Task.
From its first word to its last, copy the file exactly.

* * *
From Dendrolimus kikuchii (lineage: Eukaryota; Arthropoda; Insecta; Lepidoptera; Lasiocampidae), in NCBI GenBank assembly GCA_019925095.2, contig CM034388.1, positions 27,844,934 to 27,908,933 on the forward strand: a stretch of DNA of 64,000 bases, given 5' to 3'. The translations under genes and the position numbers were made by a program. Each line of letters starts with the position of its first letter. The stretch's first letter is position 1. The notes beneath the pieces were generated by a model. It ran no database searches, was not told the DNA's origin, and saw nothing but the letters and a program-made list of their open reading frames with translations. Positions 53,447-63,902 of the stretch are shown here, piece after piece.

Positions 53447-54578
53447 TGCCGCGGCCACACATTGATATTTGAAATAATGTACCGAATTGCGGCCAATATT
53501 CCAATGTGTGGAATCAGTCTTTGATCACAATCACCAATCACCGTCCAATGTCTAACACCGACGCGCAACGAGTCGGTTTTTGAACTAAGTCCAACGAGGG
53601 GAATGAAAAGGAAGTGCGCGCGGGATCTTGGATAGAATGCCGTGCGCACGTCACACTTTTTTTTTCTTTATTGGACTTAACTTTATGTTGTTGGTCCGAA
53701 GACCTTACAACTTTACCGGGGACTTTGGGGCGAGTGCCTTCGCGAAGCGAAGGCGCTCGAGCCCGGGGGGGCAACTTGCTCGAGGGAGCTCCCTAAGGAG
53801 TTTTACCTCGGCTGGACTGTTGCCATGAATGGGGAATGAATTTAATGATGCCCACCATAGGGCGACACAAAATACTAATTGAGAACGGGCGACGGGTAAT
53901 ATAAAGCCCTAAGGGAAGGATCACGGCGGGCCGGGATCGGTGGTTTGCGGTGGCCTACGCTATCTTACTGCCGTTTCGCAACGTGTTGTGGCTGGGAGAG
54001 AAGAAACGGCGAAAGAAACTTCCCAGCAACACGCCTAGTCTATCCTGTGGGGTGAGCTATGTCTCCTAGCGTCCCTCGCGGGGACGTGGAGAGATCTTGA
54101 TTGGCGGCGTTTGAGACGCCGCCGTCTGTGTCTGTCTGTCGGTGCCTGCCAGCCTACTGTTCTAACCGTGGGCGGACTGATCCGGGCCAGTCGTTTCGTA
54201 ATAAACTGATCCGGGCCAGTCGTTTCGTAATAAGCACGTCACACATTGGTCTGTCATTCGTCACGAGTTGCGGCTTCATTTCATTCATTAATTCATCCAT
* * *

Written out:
From Dendrolimus kikuchii (lineage: Eukaryota; Arthropoda; Insecta; Lepidoptera; Lasiocampidae), in NCBI GenBank assembly GCA_019925095.2, contig CM034388.1, positions 27,844,934 to 27,908,933 on the forward strand: a stretch of DNA of 64,000 bases, given 5' to 3'. The translations under genes and the position numbers were made by a program. Each line of letters starts with the position of its first letter. The stretch's first letter is position 1. The notes beneath the pieces were generated by a model. It ran no database searches, was not told the DNA's origin, and saw nothing but the letters and a program-made list of their open reading frames with translations. Positions 53,447-63,902 of the stretch are shown here, piece after piece.

Positions 53447-54578
53447 TGCCGCGGCCACACATTGATATTTGAAATAATGTACCGAATTGCGGCCAATATT
53501 CCAATGTGTGGAATCAGTCTTTGATCACAATCACCAATCACCGTCCAATGTCTAACACCGACGCGCAACGAGTCGGTTTTTGAACTAAGTCCAACGAGGG
53601 GAATGAAAAGGAAGTGCGCGCGGGATCTTGGATAGAATGCCGTGCGCACGTCACACTTTTTTTTTCTTTATTGGACTTAACTTTATGTTGTTGGTCCGAA
53701 GACCTTACAACTTTACCGGGGACTTTGGGGCGAGTGCCTTCGCGAAGCGAAGGCGCTCGAGCCCGGGGGGGCAACTTGCTCGAGGGAGCTCCCTAAGGAG
53801 TTTTACCTCGGCTGGACTGTTGCCATGAATGGGGAATGAATTTAATGATGCCCACCATAGGGCGACACAAAATACTAATTGAGAACGGGCGACGGGTAAT
53901 ATAAAGCCCTAAGGGAAGGATCACGGCGGGCCGGGATCGGTGGTTTGCGGTGGCCTACGCTATCTTACTGCCGTTTCGCAACGTGTTGTGGCTGGGAGAG
54001 AAGAAACGGCGAAAGAAACTTCCCAGCAACACGCCTAGTCTATCCTGTGGGGTGAGCTATGTCTCCTAGCGTCCCTCGCGGGGACGTGGAGAGATCTTGA
54101 TTGGCGGCGTTTGAGACGCCGCCGTCTGTGTCTGTCTGTCGGTGCCTGCCAGCCTACTGTTCTAACCGTGGGCGGACTGATCCGGGCCAGTCGTTTCGTA
54201 ATAAACTGATCCGGGCCAGTCGTTTCGTAATAAGCACGTCACACATTGGTCTGTCATTCGTCACGAGTTGCGGCTTCATTTCATTCATTAATTCATCCAT